Children need to know that parents recognize the impact of divorce on children's lives. By listening to children's thoughts and feelings about the divorce, parents demonstrate their ongoing care and concern.

Realize that feelings of loss and anger are typical. You can't change your child's feelings, but it is important to let your child know you understand them. For example, "I know you must be really sad that you can't see your dad today."

What I need from my mom and dad

Sibling relationships in divorced families

When parents divorce, brothers and sisters may begin to interact differently. While some siblings become closer at this time, others may argue more and become emotionally distant. It is difficult to predict how children will respond in any particular family.

The emotional stress that parents feel following divorce may temporarily reduce the amount of attention they are able to give their children. As a result, some children turn to one another for nurturance and support. Because

siblings experience many of the same emotions, they are able to understand each other's feelings and concerns and to reassure each other. Other children, however, may engage in more conflict with their siblings. These children may feel confused and angry about the changes that are occurring in their family and they take these negative

feelings out on their siblings. Some siblings also engage in more conflict because they are competing for their parents' attention.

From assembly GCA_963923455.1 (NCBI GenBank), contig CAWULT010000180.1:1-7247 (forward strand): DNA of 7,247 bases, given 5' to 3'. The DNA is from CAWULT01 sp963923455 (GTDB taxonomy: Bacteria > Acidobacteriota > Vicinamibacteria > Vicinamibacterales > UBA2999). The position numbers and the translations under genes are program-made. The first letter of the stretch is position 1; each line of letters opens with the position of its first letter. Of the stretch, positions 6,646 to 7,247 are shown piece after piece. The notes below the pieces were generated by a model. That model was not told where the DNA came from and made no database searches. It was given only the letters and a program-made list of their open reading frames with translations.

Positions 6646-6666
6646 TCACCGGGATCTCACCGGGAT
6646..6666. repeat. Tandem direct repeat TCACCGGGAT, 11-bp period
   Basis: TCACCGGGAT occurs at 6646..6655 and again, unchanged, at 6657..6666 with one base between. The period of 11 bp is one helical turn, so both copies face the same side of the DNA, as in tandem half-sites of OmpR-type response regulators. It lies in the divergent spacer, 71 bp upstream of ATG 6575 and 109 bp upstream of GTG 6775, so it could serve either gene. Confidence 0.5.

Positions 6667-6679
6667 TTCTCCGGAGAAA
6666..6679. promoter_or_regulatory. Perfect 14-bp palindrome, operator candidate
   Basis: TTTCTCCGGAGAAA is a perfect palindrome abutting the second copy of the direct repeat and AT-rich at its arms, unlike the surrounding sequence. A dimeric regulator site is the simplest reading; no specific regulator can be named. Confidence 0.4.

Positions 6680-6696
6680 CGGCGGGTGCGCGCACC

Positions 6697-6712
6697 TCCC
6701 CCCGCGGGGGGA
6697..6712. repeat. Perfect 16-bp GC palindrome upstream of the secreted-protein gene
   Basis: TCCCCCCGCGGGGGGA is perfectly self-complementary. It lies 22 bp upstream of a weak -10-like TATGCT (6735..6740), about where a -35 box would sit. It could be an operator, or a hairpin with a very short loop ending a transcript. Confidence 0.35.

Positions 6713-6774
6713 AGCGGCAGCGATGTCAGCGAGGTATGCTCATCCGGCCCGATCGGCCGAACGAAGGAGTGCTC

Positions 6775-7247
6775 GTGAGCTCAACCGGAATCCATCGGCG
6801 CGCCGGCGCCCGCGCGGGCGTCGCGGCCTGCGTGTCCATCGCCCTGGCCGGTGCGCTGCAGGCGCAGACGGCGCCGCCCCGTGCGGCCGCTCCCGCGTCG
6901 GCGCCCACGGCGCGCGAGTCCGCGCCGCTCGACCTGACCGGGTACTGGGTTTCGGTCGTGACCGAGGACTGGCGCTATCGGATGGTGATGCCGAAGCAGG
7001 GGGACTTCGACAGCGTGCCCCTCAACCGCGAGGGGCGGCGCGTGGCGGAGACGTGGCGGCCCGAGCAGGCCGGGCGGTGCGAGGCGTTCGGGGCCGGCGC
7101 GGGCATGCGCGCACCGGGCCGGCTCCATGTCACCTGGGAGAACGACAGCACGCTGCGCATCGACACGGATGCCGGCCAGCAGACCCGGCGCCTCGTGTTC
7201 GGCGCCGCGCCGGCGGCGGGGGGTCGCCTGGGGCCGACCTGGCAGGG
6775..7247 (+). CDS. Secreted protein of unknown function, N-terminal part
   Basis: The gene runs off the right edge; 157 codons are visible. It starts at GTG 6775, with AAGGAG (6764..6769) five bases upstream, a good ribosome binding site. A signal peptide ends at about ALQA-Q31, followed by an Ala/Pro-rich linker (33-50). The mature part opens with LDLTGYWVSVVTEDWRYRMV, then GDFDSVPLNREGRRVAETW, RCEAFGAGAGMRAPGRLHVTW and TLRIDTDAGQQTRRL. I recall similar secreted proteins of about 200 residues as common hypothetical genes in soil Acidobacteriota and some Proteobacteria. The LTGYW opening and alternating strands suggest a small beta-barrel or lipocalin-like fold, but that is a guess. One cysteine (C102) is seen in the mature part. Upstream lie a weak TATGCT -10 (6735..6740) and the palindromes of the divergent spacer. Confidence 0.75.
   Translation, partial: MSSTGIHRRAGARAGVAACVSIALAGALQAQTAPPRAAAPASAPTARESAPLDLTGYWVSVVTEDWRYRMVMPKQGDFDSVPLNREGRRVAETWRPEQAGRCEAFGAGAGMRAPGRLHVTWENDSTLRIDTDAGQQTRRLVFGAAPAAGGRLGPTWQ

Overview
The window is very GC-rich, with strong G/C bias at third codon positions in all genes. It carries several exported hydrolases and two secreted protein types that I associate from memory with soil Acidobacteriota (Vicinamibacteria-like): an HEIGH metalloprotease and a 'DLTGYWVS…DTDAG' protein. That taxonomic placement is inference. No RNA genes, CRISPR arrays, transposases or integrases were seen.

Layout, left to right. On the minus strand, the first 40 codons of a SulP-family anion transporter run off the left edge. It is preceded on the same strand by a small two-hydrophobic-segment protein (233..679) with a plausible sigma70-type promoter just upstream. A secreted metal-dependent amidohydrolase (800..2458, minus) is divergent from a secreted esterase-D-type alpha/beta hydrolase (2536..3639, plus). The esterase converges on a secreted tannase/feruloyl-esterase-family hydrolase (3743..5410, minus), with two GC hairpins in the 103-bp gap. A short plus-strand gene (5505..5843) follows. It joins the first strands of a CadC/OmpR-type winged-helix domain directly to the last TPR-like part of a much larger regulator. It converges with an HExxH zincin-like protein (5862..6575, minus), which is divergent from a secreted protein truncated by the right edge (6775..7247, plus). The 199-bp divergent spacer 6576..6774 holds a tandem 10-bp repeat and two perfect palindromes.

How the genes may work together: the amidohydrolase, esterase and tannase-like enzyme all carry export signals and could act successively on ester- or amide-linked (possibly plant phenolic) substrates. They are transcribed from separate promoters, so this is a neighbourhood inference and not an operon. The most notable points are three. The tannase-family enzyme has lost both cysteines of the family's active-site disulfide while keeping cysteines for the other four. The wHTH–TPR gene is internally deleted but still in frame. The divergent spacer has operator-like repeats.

Parents may be able to reduce their children's rivalry by talking with them, listening to them, and spending some time alone with each child. Parents also need to realize that younger siblings may have an easier time expressing their confusion than their older siblings.

Therefore, parents should be sure to talk to the older siblings even if they do not seem upset. It is also important for parents to encourage children to continue rituals that were established before the divorce so they will have some feelings of continuity and stability.

Children's understanding of divorce by age group

Children's understanding of parental divorce depends on their developmental stage. It is important for parents to know what thoughts and feelings children of different ages may be having so that they can modify their own behaviors to help children adjust to the divorce.




What parents can do for infants




What parents can do for toddlers

Preschool and early elementary children



What parents can do for preschool and early elementary children

Preteens and adolescents



What parents can do for preteens and adolescents

Using books to talk with children about divorce

Children's books about divorce can help them work through the issues they face. Reading books can give children a way to express their emotions and discuss issues that they may not otherwise be comfortable talking about. These books may also help parents understand children's experiences of divorce.

For parents


We extend our thanks to Joan Turner, Brett Dayton, and Maridith Jackson for their careful review of the children's books.
This guide is a revision and update of two previous guides: Helping Children Understand Divorce, originally written by Sara Gable, state specialist in human development and family studies at MU, and Kelly Cole, former extension associate at MU, and The Effects of Divorce on Children, originally written by Karen DeBord, former state specialist in human development and family studies at MU.
We extend our appreciation to Amanda Kowal, assistant professor of human development and family studies, for her insights on sibling relationships in divorced families.
GH6600 Helping Children Understand Divorce | University of Missouri Extension